The Nissan Leaf – the world’s best-selling electric car – will power up like Pac-Man for its second-generation. A bigger capacity battery will boost range, power and torque increase, and there’ll be a suite of autonomous features and a distinctive one pedal driving experience, all wrapped in a much edgier design.
The Mk2 Leaf will be unveiled in Tokyo on 6 September, and we’ve pulled together all the info so far that’s in the public domain.
The leaks: spec and design
The intrigue about the Mk2 Leaf is being stripped away by a series of leaks and official teasers. Powertrain details were briefly revealed on US automotive marketing platform Autobytel, suggesting the electric motor’s peak power will jump from 109 to 145bhp+, with peak torque climbing from 187 to 236lb ft. The motor will continue to spin the front wheels via a single speed transmission.
Battery pack capacity climbs from 30kWh to 40kWh, although that critical yardstick – range – is still secret. Today’s UK Leaf has a 155-mile range: will the Mk2 be able to pass 200 miles on a single charge, a feat managed by the Chevrolet Bolt with its 60kWh pack, and claimed by Tesla’s 50kWh Model 3? The other details revealed in the Autobytel leak were US list prices, starting at $29,990.
The hatch is only a few millimetres longer than the outgoing car, with the wheelbase remaining at 2700mm: no need for it to grow, with the floor-mounted batteries freeing up plenty of cockpit space. But blurry leaks of cars parked at Nissan’s Oppama plant show the more modernist design hinted at in the official sketch. The U-shaped corporate grille from internal combustion engine Nissans is grafted on, and the teardrop glasshouse can be crowned in a secondary paint hue.
A one-pedal driving experience
‘The new Leaf will be a focal point of 2018,’ Nissan UK managing director Alex Smith told CAR. ‘It’s an EV, and it embodies everything we’re hugely focused on.’ Not only does that mean the electrification of the Nissan fleet, but autonomous driving – an area where Nissan is striving to be the leading mainstream car maker.
The new Leaf will be equipped with Nissan ProPilot Park, where the EV can park itself in parallel, perpendicular or slanted bays, driving forwards or reversing. It will also get autonomous highway capabilities, dubbed ProPilot I, such as cruising in lane between 18 and 62mph, and potentially ProPilot II – automated motorway overtaking at the flick of an indicator.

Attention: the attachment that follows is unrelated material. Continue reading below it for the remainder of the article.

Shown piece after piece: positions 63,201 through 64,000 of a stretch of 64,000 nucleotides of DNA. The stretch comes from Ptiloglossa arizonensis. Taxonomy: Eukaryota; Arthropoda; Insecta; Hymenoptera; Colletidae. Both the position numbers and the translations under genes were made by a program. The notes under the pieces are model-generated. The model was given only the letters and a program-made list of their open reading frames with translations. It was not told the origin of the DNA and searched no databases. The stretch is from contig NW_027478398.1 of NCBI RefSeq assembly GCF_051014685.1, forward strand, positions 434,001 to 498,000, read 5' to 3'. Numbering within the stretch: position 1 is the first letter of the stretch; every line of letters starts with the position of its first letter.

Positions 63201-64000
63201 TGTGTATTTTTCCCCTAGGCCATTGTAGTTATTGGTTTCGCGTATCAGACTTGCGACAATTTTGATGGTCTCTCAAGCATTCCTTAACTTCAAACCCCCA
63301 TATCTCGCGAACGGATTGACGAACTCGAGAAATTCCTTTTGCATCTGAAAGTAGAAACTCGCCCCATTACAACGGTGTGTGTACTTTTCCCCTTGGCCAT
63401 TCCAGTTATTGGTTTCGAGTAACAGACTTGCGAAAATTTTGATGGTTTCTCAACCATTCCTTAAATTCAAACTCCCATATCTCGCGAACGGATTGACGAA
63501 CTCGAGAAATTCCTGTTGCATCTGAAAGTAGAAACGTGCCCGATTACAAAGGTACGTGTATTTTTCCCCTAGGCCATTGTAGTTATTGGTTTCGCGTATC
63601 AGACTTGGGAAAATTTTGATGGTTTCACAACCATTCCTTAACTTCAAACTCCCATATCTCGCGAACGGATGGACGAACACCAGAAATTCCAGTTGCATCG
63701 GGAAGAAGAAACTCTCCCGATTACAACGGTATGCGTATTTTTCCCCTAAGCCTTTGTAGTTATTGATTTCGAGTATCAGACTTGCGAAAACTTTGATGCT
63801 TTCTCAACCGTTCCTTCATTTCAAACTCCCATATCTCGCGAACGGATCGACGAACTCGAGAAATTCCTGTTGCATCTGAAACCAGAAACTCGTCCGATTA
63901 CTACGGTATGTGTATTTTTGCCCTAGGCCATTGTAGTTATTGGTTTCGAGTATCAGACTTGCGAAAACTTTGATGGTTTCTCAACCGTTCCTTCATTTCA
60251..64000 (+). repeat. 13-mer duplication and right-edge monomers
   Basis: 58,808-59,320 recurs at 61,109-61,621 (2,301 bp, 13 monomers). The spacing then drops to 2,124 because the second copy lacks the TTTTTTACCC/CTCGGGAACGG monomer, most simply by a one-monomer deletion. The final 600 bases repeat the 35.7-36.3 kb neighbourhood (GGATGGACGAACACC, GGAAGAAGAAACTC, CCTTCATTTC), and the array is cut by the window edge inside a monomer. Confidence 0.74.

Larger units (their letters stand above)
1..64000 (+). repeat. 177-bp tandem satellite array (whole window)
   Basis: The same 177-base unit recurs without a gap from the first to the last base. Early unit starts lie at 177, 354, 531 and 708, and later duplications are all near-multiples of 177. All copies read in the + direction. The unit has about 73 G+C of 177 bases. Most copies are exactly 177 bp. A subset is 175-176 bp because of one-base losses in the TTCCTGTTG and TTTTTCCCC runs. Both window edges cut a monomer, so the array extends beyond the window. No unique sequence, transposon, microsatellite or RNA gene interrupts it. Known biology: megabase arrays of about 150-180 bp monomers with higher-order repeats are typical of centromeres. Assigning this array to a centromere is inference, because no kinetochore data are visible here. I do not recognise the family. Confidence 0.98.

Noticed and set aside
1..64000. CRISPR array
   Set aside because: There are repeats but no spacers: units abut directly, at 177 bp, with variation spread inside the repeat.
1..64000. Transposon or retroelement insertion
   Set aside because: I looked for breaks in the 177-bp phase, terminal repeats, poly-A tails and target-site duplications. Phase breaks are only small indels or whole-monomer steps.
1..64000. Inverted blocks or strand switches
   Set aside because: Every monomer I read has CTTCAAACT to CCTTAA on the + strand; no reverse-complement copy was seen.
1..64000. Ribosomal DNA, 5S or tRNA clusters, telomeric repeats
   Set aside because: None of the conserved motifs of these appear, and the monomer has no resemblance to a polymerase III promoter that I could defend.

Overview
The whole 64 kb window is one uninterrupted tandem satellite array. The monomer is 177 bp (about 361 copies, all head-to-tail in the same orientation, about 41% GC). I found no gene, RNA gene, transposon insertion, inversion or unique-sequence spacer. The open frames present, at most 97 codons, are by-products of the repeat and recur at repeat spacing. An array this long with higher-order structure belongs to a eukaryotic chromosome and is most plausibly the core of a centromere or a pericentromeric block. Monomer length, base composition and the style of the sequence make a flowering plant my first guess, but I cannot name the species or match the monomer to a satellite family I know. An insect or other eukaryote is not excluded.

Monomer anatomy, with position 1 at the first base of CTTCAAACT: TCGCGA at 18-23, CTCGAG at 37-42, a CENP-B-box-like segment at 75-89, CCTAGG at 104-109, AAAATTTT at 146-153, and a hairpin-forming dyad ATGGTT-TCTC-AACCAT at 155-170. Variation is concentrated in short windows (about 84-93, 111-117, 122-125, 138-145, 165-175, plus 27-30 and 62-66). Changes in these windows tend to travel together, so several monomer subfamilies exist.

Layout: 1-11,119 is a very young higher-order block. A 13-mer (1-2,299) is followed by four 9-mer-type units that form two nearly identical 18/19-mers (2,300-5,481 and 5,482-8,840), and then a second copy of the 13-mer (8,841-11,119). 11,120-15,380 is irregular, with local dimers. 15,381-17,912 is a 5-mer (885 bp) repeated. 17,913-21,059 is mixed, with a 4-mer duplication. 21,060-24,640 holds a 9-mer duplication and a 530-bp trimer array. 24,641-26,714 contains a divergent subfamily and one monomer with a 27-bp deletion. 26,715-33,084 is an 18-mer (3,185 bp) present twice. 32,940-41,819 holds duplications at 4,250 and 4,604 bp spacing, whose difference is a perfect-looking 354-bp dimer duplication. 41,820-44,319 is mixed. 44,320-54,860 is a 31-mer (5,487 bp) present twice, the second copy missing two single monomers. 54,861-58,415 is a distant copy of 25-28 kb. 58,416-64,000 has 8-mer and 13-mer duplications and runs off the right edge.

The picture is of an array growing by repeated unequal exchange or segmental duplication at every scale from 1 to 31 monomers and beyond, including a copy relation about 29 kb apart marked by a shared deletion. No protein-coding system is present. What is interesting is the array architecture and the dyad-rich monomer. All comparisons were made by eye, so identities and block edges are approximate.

ProPilot I is due on the facelifted Qashqai, but wasn’t available for the crossover’s commercial launch this summer. Smith says it’s in the pipeline, but necessitates fine-tuning for European roads and right-hand drive. ‘When we’re introducing tech, it’s properly tested. We don’t test on consumers but before it reaches them.’
Smith has driven the Mk2 Leaf, on a fact-finding mission in Japan. He was particularly fired up by its e-Pedal (see the video above and illustration below), which aims to bring new capabilities to an EV’s one-pedal driving style. Expect the accelerator to be more responsive than the electric car norm, precisely moderating speed according to driver pressure and bringing the car to a halt if you lift off entirely. It will automatically activate a hold function on hills. Nissan claims the e-Pedal will be able to cover 90% of a driver’s needs – although the friction brakes back-up is present and correct.
New Nissan Leaf: what to expect
Lurking under the black-and-white swirls of the disguise is a five-door hatchback influenced by the IDS concept of 2015, and a little bit of new Micra in its detailing. Sharp edges and creases are in; soft, jelly-mould soap-bar curves are out.
This was hinted at by a teaser photo shown in a recent tweet from the Nissan Electric Twitter account.
View image on Twitter
We hear a choice of battery packs will be offered, just like in the Tesla electric car range; the highest capacity is said to be rated at 60kWh (double that in the rangiest Leaf) and it will be compatible with the latest high-speed charging stations.
Range? Word is it should be nearly double today’s Nissan Leaf, with the ability to drive around 200 miles between top-ups in the real world.
The Leaf's cabin is dominated by a widescreen display, a digital instrument pack and an evolution of the round gearlever from today's model. This official teaser photo reveals how the car will get ProPilot, semi-autonomous tech, allowing the car to drive in stop-start, urban environments.